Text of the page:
• 4 Segedunum Roman Fort, Baths & Museum, Buddle Street, Wallsend (Tyne and Wear), +44 191 278-4217. Apr-May: daily 10:00-16:30; June-Aug: daily 10:00-17:00; Sep-Nov 1: daily 10:00-16:00; Nov 2-Mar: daily 10:00-14:30. The remains of the Roman fort at Segedunum, eastern terminus of the Wall. It's a short walk away from the Wallsend Metro stations. In fact many of the signs at the metro station have been translated into Latin, including the aptly named Vomitorium. Adults £5.95, concessions (60+ and students) £3.95.    

There are numerous smaller forts, milecastles, temples and other buildings. While many are little more than lumps in the ground, many of the better-preserved are now under the care of English Heritage and are listed on the Hadrian's Wall section of their website.

  • 5 Mithraeum. One of the few partially preserved temples of the god Mithras in the UK.

The museums are rounded out by the Roman Army Museum.

Look out for military jets training in the skies above Kielder Forest. There is a (relatively) secret RAF base within the forest that serves as an electronic warfare training base.

DoEdit

  • For a nice day: Breakfast at the Once Brewed YHA hostel, walk to Vindolanda, then loop north to Hadrian's Wall, walk along the wall for a few hours, then walk back to the Twice Brewed Inn for supper and real ale.
  • Daytrip from Newcastle upon Tyne: Take bus AD122 from Central Station at 09:30 to Chester Roman Fort (£4.50). Visit the Roman fort and museum (Entrance fee adults £5.00/concession £4.50), then hike on the Hadrian's Wall Trail to Housesteads. Visit the Housesteads Roman Fort and museum (Entrance fee adults £5.00/concession £4.50). Walk to the road (entrance to parking lot) and flag down the bus AD122, which passes here at 17:34 back to Newcastle (£5.50; and the only direct bus to Newcastle).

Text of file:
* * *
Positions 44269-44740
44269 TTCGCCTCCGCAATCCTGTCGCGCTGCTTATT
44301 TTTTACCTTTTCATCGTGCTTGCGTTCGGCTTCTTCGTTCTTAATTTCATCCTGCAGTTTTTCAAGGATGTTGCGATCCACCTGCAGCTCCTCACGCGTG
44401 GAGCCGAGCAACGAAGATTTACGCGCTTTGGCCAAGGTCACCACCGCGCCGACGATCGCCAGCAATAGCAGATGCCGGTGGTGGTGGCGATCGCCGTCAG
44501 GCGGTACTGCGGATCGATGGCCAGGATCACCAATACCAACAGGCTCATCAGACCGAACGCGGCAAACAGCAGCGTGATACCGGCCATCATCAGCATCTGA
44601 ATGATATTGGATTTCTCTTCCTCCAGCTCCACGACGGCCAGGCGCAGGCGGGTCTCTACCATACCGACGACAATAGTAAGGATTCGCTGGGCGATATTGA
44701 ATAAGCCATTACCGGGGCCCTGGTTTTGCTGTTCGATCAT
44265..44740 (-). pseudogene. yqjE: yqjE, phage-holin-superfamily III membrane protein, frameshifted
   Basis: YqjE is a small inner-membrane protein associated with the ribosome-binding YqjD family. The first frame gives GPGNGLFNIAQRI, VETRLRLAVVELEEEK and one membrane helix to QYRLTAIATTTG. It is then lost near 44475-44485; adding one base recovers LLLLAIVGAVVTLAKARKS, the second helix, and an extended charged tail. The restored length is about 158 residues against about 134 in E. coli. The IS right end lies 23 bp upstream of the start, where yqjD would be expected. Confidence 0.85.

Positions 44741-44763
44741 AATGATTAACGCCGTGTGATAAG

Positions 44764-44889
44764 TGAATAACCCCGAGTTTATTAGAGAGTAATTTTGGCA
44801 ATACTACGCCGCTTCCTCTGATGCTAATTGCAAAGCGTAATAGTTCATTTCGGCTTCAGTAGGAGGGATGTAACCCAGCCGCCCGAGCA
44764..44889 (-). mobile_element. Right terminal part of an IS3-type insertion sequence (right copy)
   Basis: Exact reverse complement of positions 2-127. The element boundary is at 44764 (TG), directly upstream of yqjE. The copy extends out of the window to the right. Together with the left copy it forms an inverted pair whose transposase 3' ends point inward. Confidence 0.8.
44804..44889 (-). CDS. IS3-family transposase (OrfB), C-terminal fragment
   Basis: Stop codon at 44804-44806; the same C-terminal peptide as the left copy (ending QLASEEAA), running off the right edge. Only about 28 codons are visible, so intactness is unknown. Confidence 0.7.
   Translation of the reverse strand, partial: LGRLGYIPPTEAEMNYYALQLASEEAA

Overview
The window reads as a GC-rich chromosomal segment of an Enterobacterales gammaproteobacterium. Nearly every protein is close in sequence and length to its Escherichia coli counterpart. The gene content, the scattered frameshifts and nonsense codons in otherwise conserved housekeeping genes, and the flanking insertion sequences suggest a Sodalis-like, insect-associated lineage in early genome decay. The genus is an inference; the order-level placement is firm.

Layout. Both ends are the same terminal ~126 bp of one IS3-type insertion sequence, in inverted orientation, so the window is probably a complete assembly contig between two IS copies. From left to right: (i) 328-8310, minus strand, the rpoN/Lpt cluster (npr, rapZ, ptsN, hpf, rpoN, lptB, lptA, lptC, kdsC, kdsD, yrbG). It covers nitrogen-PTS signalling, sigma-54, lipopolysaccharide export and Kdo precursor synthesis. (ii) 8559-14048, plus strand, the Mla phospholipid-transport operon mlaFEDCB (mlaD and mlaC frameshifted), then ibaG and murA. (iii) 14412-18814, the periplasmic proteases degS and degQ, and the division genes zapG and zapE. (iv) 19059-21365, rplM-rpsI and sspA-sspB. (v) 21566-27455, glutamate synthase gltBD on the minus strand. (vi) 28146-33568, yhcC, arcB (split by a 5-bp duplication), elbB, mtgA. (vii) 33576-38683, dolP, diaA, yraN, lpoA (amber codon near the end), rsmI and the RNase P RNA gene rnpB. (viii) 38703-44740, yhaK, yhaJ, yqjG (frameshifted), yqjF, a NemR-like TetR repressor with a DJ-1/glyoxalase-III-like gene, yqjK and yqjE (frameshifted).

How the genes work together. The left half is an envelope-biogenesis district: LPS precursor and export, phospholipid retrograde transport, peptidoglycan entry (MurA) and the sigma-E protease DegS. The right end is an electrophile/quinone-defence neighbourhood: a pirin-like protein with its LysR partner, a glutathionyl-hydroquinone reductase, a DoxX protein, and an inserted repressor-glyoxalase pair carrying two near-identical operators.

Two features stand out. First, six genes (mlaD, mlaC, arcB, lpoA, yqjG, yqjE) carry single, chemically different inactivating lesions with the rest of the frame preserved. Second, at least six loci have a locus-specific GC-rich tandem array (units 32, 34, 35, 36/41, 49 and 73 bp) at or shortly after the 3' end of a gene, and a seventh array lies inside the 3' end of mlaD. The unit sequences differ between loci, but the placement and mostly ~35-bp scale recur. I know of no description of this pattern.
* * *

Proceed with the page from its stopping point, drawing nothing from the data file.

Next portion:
• Hike the whole of it, from Bowness-on-Solway to Wallsend or vice versa. Book your accommodation couple of months in advance, for the trail is very popular, and if you just knock on the door of a random B&B on your way you'll probably find it fully booked.

Eat & drinkEdit

Most of the larger attractions on the forts serve refreshments of some description. There are also hotels and public houses in most of the villages dotted around the area.

SleepEdit

There is a range of accommodation from hotels to B&Bs, to bunk barns to camp sites.

  • 1 The Greenhead Hotel and Hostel, Greenhead, Brampton, Cumbria, CA8 7HB, +44 1697 747411. The hotel and hostel are a short distance from the wall. For the hostel, ask at the hotel. Hostel (£15pppn), Hotel (£50-£80pppn).
  • 2 Once Brewed YHA Hostel, Military Road, Bardon Mill, NE47 7AN. The hostel is pleasant and friendly. Beds from £16.
  • 3 The Old Repeater Station, Military Road, Grindon, Haydon Bridge, NE47 6NQ, +44 1434 688668. Bed and Breakfast close to the middle section of the wall and offers very good accommodation, good food, good beer, and is a short walk from the wall.
  • 4 Tantallon House B&B, Gilsland, CA8 7DA. Tantallon House offers accommodation around 10 minutes walk from the National Trail. It also has a holiday cottage. From £44 (no cards).

Stay safeEdit

There is a very slight risk of thieves looking for easy pickings at ill-attended tourist car parks. A locked car is precaution enough.

Certain sites on Hadrian's Wall are in upland terrain, and can be somewhat exposed. Dress accordingly with appropriate footwear.

Go nextEdit

This park travel guide to Hadrian's Wall is a usable article. It has information about the park, for getting in, about a few attractions, and about accommodations in the park. An adventurous person could use this article, but please feel free to improve it by editing the page.